CAMBRIDGE, Mass. – The elite Groton School (search) pleaded guilty Monday to failing to report students' sexual abuse complaints to the state.
Groton officials entered the plea on the day the case was scheduled to go to trial. The school was fined $1,250 and avoided a public airing of damaging testimony.
The investigation began in 1999 after the parents of one student told school administrators that he had been sexually assaulted by a group of older male students. Another student later came forward to say that he'd also been abused by fellow students.
State law requires school officials, doctors, clergy and others to alert social services of any suspected abuse. The boarding school was indicted last summer on one charge of failing to file an abuse report. No individuals were charged.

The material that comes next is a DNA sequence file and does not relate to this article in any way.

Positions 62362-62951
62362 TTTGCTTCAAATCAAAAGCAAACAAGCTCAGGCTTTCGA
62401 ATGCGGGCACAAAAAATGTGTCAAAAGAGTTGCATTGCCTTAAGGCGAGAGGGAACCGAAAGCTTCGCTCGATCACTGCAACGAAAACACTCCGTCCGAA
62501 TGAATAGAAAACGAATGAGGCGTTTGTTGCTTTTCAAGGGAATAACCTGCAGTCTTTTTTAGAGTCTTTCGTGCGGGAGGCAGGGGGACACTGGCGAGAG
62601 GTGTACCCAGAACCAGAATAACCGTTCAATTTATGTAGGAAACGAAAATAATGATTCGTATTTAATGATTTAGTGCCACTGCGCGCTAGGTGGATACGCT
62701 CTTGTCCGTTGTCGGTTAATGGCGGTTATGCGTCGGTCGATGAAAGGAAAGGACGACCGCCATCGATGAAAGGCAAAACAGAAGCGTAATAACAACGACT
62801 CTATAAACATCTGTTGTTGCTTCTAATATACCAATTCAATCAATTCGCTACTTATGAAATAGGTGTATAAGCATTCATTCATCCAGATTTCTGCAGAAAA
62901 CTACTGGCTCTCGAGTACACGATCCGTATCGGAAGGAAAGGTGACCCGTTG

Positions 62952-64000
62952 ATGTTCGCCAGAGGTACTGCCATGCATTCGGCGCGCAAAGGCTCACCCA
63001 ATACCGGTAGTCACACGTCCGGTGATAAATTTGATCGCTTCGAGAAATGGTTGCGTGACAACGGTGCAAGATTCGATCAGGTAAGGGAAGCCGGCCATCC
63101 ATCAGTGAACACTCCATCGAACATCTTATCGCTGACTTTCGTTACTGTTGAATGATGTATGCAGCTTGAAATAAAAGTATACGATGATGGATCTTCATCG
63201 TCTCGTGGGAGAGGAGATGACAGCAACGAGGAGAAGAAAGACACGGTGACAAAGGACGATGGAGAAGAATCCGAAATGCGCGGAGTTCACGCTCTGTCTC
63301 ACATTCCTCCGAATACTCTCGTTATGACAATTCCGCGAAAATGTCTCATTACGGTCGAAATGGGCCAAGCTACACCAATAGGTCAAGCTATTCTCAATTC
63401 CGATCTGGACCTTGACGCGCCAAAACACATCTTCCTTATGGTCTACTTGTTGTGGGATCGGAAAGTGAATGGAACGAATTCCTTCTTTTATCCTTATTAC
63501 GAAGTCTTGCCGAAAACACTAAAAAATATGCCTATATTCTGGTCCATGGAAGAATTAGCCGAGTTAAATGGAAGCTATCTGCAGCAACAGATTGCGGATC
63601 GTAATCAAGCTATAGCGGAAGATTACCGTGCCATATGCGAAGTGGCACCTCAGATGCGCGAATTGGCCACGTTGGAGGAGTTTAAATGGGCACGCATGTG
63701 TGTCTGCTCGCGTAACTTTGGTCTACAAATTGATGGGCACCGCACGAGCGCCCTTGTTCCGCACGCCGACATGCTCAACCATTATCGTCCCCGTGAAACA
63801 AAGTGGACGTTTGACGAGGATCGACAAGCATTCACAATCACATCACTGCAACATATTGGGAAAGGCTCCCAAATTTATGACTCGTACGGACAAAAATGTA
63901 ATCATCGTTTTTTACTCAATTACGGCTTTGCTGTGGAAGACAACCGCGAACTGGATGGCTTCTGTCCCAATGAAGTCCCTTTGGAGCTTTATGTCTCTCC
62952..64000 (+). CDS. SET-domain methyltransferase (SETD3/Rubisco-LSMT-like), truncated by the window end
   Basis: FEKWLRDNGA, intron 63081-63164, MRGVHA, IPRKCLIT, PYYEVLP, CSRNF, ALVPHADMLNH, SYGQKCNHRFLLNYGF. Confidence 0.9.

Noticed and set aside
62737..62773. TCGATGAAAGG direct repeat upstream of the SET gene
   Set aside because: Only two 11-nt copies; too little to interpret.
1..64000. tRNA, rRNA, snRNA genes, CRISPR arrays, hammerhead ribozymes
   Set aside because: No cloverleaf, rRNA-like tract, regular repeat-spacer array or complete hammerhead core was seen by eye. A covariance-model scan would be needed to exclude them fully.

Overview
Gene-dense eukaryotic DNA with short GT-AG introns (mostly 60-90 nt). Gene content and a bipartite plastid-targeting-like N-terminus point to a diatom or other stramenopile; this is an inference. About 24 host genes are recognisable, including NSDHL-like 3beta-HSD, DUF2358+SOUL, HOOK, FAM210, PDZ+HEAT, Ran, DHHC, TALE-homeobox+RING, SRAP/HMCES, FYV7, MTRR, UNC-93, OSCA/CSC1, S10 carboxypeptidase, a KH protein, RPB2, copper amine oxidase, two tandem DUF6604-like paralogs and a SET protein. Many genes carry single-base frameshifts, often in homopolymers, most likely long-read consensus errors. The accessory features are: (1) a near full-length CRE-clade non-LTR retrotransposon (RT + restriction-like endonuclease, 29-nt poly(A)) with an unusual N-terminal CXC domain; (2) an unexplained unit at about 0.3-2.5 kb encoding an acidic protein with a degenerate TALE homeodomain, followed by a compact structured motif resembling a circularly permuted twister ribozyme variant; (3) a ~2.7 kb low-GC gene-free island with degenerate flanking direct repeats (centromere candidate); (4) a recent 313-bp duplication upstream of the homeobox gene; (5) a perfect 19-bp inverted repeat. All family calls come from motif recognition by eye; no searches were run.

School officials have said they never hid any abuse, and that they reported three allegations to the state in prior years. They said the student in question did not provide enough information to make a report.
"We can only hope that this guilty plea indicates that the school, after six years of equivocation, has finally acknowledged this responsibility to assure that such activities never again occur," the parents of the victim, who was not identified by name in court, said in a statement.
Headmaster Rick Commons (search), in a telephone interview, said: "In this instance, we believe this is the best way to put the matter behind us." He would not comment further.
Groton School, about 40 miles northwest of Boston, was founded in 1884. Among its alumni are President Franklin Delano Roosevelt (search) and McGeorge Bundy, a national security adviser to presidents John F. Kennedy and Lyndon B. Johnson.
The coeducational boarding school has 355 students.
Middlesex District Attorney Martha Coakley said she hoped the case would set an example to others.
"We felt on principle that it was important to draw a line in the sand about the need for reporting," she said. "(But) it's little comfort for the students six years later."